So, I’m putting it out there to you…

Authors, what hazards do you experience as a writer?

Readers, what hazards do you wish authors had respected before they published their books?

Qwillia Rain

7 comments to “Qwillia Rain: Hazards of Being A Character-Driven Writer”

  1. Qwillia
    Comment
    1
      · August 30th, 2015 at 11:12 am · Link

    Thanks for having me here today, Delilah. I’ll check back in later this afternoon if anyone wants to chat.

    Q



  2. Ronnie C
    Comment
    2
      · August 30th, 2015 at 11:17 am · Link

    Thanks for the writing tips….I’m writing my first romance novel. I love your books and am looking forward to your next novel!



  3. Qwillia
    Comment
    3
      · August 30th, 2015 at 11:56 am · Link

    Thank you, Ronnie.

    Good luck on your novel and make sure you find a critique partner that respects your writing style and offers constructive criticism when reading your stuff. And when you get an editor, remember you have the right to say no to changes if they alter the story you’re trying to tell…Just be prepared to explain why you don’t think the changes are in line with your story.

    Q



  4. Liberty Ann Ireland
    Comment
    4
      · August 30th, 2015 at 4:43 pm · Link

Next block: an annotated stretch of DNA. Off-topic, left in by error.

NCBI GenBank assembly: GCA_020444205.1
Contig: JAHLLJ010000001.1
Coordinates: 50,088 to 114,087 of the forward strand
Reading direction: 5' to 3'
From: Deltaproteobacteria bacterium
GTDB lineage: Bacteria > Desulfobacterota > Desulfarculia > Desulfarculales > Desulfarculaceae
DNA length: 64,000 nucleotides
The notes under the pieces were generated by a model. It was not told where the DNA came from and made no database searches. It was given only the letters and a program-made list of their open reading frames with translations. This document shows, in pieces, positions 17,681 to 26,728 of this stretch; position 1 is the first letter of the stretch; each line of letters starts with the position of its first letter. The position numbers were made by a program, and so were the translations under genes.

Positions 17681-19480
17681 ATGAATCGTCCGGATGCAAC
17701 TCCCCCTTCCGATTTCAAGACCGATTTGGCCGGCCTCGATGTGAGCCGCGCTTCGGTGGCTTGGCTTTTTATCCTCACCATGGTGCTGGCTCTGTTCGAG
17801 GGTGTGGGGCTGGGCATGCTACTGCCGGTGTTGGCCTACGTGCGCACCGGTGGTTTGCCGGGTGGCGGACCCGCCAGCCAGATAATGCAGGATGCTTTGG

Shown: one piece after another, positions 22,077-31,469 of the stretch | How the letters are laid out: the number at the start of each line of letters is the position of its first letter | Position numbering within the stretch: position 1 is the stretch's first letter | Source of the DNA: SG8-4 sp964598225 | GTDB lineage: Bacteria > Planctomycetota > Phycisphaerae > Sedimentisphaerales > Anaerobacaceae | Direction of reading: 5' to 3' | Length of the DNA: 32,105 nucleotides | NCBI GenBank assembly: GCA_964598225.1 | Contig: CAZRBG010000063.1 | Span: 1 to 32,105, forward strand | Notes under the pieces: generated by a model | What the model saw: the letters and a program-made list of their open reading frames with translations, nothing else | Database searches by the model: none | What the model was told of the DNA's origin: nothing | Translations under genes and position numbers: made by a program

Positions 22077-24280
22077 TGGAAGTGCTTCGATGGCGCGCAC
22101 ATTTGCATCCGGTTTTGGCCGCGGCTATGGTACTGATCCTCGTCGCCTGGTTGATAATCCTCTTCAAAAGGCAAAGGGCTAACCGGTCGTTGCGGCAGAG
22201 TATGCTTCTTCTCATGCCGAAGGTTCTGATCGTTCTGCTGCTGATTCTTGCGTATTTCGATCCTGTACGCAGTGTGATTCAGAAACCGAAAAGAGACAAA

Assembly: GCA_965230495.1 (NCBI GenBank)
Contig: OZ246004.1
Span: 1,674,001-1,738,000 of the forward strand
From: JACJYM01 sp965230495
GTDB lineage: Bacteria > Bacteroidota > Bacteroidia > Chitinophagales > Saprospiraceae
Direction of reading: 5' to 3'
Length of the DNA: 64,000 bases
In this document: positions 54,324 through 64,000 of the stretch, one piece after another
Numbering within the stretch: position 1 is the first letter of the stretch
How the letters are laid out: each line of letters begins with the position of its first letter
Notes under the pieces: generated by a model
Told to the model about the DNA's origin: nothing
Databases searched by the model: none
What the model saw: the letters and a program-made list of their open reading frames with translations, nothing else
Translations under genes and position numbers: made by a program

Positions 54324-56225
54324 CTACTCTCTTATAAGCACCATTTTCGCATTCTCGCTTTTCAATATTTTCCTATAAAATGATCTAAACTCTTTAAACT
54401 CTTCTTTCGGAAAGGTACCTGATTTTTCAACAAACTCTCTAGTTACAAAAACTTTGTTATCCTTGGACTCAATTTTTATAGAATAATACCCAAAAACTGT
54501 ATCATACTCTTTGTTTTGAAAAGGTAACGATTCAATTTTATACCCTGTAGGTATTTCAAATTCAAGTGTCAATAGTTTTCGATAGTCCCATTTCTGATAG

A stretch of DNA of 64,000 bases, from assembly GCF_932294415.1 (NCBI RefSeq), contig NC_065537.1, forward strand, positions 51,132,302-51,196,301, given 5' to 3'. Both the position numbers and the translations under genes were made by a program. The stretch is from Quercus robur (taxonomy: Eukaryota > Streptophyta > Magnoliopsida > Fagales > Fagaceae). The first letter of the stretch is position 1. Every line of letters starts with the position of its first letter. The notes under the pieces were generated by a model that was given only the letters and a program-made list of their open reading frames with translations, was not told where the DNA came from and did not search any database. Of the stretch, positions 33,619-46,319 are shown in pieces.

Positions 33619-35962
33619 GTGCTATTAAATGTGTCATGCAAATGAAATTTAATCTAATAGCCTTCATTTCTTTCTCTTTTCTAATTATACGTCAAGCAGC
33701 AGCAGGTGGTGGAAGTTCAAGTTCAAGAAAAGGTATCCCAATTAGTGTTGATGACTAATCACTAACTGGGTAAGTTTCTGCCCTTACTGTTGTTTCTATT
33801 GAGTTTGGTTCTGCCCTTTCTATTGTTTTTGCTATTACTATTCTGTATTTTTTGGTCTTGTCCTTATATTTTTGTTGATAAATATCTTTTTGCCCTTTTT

Qwillia ~

    Love your name, love your books and love your style! Oh if only all authors would read what you said here and at least consider some of it. Alas… *grin*

    My biggest pet peeve is when they are self-publishing and make the decision not to fork over the cash to have that quality spellcheck and editing done that one last time. Heck, I’d even do it myself just to save myself the misery of having to read books that have the flow constantly disrupted by grammatical and smelling errors that were an easy and simple fix BEFORE they hit send.

    Ah well, guess I’ll get my chance when I’m in the big chair and it will be my place to make sure I have someone to catch all my errors before I hit send.

    Meanwhile, I’ll keep enjoying reading what you and Delilah write and learning from you. 😉

    Love, Liberty



  5. Liberty Ann Ireland
    Comment
    5
      · August 30th, 2015 at 4:45 pm · Link

    See and now I am SMELLING instead of SPELLING so we can all go ahead and have a good big laugh together. *giggles* 😆



  6. Ronnie C
    Comment
    6
      · August 30th, 2015 at 7:45 pm · Link

    Thank you so much! I will do that!



  7. Qwillia
    Comment
    7
      · August 30th, 2015 at 8:51 pm · Link

    LOL, Liberty,
    So true. I have to admit though, even with a line editor and a proofing editor, some errors still get through. I think the best proofreading happens when you read your work out loud.

    Thanks for commenting and the compliment, I’m glad you enjoy my books. And, I have to admit, I love my name too.

    Have a great night!

    Q